Burying One of Our Own

Burying one of our own…it’s a scenario no department wants to face, but most all departments train for anyways.  No amount of training can ever prepare a fire family for the heartache of dealing with a death of their own, especially near the...


Burying one of our own…it’s a scenario no department wants to face, but most all departments train for anyways.  No amount of training can ever prepare a fire family for the heartache of dealing with a death of their own, especially near the holidays.  In our fire family’s case, this Christmas Eve will be spent at a cemetery, lying to rest one of our most beloved and most cherished family members: three-year-old Cade Legend Moyer, the son of one of our lieutenants.

This is hard. There are more descriptive phrases I could use, but nothing I could say would convey the magnitude of pain we all feel. As part of one of the most amazing fire families anywhere, we all hurt when one of us hurts this deeply.  We all grieve the loss of this precious life.  And on Christmas Eve, a day we should all be snuggling with our loved ones and preparing for Santa to arrive, we will all shed tears together.  We will all stand together. We will do our best to hold up our lieutenant. We will grasp desperately at some sense of control over ourselves as we try to stay strong to support and hold up Cade’s mother.  We, the fire family, will share our tears and pain and tatters of remaining strength with the Marines who will be present, representing Cade’s step-father and the love Cade had for both of his daddies. 

In this way, we will keep from sinking into the ground ourselves.  We might keep from losing our sanity completely as we repeatedly ask ourselves and ask God, “why?”  We might be able to comfort each other in some way. I know though, that no matter how much I do to try and support Cade’s mom and dads, I will feel woefully inadequate. I will shed tears over and over and over again, but no amount of tears, no amount of prepared meals, or Christmas preparations, or hugs or words of encouragement or kindness will ever bring their baby boy back.  I feel completely helpless to right what is wrong.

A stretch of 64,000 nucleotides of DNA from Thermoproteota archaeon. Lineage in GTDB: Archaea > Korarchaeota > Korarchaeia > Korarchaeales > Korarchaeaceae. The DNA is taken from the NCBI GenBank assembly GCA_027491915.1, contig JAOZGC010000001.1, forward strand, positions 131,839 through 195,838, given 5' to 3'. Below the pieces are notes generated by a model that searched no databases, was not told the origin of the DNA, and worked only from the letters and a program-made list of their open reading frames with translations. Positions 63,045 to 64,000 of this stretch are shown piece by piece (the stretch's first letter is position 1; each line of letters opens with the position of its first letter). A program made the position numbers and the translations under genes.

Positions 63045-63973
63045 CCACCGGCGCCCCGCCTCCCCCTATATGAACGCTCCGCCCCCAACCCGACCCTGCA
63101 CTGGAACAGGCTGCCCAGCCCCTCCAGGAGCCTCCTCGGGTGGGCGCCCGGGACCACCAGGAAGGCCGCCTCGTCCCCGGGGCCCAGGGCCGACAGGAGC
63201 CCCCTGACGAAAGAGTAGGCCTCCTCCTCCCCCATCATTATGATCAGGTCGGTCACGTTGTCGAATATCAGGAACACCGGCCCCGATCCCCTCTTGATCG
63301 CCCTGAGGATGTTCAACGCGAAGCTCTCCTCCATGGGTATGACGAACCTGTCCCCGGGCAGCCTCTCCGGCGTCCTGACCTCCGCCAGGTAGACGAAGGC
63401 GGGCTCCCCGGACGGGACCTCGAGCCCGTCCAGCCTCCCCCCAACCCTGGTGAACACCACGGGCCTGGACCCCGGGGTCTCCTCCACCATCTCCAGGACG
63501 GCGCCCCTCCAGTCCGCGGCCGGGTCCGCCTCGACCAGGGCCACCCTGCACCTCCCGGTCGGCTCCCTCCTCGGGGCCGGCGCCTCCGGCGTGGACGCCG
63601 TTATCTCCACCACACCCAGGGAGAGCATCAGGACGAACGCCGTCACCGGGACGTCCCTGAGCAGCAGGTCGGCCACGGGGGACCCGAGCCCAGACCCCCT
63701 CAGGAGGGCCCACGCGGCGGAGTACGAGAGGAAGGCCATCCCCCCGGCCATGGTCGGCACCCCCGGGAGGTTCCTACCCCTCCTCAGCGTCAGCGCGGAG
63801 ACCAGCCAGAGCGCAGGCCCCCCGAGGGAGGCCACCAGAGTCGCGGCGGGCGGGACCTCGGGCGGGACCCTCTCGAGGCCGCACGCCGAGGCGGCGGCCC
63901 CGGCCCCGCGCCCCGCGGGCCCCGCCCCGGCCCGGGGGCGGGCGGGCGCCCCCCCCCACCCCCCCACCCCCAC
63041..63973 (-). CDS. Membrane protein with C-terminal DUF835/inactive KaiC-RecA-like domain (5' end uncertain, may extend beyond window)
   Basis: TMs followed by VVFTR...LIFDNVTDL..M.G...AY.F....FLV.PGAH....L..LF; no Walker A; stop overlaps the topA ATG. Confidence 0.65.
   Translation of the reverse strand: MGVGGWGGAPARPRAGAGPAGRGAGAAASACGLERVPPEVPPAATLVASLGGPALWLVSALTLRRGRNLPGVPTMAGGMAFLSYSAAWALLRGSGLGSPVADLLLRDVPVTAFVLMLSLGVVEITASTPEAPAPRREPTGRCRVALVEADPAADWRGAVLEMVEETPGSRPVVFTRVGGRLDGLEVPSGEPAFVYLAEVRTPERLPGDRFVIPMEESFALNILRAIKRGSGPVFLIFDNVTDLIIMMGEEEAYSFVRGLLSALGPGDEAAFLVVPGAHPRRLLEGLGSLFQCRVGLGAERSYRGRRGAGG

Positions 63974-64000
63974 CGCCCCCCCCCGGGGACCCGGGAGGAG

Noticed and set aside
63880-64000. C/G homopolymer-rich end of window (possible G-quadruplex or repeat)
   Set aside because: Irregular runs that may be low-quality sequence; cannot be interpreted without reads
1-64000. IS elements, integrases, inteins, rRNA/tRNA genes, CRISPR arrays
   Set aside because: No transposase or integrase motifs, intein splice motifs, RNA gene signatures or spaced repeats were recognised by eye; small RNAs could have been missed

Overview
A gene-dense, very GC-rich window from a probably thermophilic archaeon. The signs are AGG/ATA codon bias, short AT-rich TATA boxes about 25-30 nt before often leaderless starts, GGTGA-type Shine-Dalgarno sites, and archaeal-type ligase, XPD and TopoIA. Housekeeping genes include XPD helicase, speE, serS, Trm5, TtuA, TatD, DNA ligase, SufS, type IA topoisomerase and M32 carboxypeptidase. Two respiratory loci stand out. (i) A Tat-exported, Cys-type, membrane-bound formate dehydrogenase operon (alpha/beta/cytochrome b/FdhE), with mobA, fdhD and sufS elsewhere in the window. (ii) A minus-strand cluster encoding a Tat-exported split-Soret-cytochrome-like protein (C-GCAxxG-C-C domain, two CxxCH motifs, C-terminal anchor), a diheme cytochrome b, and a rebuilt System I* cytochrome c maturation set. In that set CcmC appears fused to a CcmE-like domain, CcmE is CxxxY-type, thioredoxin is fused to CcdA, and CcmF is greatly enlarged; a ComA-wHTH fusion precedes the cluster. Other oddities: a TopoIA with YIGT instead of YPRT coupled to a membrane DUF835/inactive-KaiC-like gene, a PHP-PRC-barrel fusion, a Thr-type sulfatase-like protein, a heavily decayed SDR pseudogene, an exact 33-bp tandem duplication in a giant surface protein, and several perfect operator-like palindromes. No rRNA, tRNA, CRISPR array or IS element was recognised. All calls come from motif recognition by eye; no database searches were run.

The most I can think to do to honor sweet Cade this Christmas Eve, is to wrap my family in my arms and offer to never let go.  Of course, I will eventually let go, because life will continue in the world, despite the despair of this small group of people.  I will make sure though, that before I ever do let go, my girls and my husband understand how deeply I love them; how blessed I feel to spend this life with them. 

Even though most of you reading this don’t know Cade and don’t know our fire family, spend a moment honoring him too.  Wrap your own family in your arms and make sure they know exactly how loved they are.  In Cade’s dad’s own words, “It is the little, everyday things, like reading a book to him or cuddling up to watch a movie together,” that you will miss the most.  These everyday things are too easily taken for granted.  So when you say good night tonight, don’t shout it across the house.  Draw your kids in close and breathe your love into their hair as you kiss them and squeeze them tight. 

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